In racing we have an expression "The baloney stops when the green flag drops." Kodak did the right thing in December 2003 and mailed me a 24 x 36" print of a studio shot of a girl. This is an ideal application for a digital camera, and the print looks great. Not perfect; there are some weird artifacts in the girl's eyebrows if you look to closely, but the lack of film grain and texture removal native to digital cameras' limited resolution makes for a great looking print.

Ignore me; remember I'm out shooting film for landscapes and digital for speed. If I worked in a studio this just might be the ticket.


This camera lacks the required anti-aliasing filter. (see here and here again).

Anti-aliasing (AA) filters are required with single-chip striped-sensor cameras like this (and all popular digital still cameras) since if you point the camera at any fine repeating pattern of lines you can get nasty color artifacts. Remember how Johnny Carson's suits could sometimes flash wild colors on TV if he wore one with a fine line pattern as the camera zoomed in and out? This is the same effect, and likewise will vary with the size of the repeating pattern.

You can see these artifacts here as color fringes all around the black netting.

Before you buy this camera make sure to test it with your own lenses pointed at repeating lines (like a far away office building) at different magnifications and see for yourself. Bad luck tells us that no matter how many patterns you try that you'll not see this until AFTER you buy the camera. If the effect is severe it will be obvious on the camera's LCD but not through the viewfinder.

Deleting the required AA filter indeed will increase the sharpness, but also can introduce very nasty artifacts visible at every resolution with certain subjects. No, I have not tried this.


I'm not a fan of Kodak. Pros I know who used the Kodak cameras before the Nikon D1 came out hated their bad reliability. Once they got their Nikons they never used the Kodaks again. To this day every time I ask for data from Kodak they mail me a package of literature on 5 year old DCS cameras which shows them in my opinion to be clueless, and remember I'm dealing directly with Kodak USA, so personally I'm unexcited about this camera or Kodak. They have too many engineers running around and no photographers, so they do things like make it impossible to get both the required IR and anti-aliasing filters simultaneously and make the menus unintelligible.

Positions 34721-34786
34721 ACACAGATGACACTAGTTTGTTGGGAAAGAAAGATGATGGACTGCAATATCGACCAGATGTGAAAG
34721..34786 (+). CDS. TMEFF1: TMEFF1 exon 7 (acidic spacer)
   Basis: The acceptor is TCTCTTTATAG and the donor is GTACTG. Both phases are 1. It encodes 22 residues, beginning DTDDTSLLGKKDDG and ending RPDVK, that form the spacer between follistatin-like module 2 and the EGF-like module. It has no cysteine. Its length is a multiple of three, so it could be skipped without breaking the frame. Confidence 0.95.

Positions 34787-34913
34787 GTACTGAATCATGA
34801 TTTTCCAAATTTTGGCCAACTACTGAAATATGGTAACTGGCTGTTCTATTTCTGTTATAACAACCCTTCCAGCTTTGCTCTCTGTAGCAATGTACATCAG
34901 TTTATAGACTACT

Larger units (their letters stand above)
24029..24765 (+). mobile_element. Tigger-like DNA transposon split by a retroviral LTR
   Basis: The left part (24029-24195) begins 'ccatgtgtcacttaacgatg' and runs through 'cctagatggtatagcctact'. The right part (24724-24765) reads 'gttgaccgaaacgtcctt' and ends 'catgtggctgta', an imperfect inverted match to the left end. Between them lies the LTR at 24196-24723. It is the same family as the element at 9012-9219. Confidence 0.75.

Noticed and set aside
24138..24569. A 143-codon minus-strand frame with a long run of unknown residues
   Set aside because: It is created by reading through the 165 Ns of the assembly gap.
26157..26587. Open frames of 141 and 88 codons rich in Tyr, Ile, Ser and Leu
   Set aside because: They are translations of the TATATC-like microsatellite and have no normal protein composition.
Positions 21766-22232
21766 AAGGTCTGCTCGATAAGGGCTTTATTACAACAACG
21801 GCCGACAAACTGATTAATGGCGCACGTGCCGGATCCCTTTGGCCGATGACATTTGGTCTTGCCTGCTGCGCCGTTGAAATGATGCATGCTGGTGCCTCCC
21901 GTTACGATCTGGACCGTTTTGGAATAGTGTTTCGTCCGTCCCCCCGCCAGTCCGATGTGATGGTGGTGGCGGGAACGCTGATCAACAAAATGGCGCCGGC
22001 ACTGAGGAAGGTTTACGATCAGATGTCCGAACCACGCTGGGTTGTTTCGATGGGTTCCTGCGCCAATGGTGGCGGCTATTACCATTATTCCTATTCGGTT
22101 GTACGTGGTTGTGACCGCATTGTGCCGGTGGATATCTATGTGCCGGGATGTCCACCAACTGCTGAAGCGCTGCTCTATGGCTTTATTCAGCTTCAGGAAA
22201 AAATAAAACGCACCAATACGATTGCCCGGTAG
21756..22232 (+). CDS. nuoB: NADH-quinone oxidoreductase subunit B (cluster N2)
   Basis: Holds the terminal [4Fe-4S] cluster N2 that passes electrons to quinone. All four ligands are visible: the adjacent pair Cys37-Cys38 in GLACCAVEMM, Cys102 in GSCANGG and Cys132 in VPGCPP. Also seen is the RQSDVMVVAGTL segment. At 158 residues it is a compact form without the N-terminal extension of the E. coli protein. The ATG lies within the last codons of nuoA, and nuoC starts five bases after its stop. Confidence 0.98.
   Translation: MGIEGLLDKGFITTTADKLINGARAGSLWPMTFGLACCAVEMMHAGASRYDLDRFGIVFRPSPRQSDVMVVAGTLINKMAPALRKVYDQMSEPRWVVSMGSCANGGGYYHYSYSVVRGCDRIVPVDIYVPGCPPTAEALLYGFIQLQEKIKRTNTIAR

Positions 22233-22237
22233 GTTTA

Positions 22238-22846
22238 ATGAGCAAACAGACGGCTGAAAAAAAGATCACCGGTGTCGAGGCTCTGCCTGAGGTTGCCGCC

Even if I loved the way the camera worked (I don't know since I have yet to see a production model) I don't trust Kodak to deliver a reliable, usable camera.

Remember when I need ultimate image quality I shoot and love film. 14 megapixels is no big deal compared to film. (See The Megapixel Myth.) A 14MP camera is only about as good as film resolution up to about 10 x 15" prints, which is pretty good. When I shoot digital I go for speed, so resolution is unimportant. The biggest advantage of all the pixels is much better quality at lower resolution settings. Personally if you shoot it all the way up you really are going to fill up your memory fast. As I explain in film vs. digital the look is entirely different and digital has a horrendous problem with color rendition in highlights.

For my $3,700 I way prefer the fully professional Nikon D1H or D1x, which sell for less. When I shoot digital I need speed, and this little Kodak lacks it. Even the D100 is much better, for less than half the price. Amateurs worry about meaningless resolution specs, professionals worry about getting the image in the first place.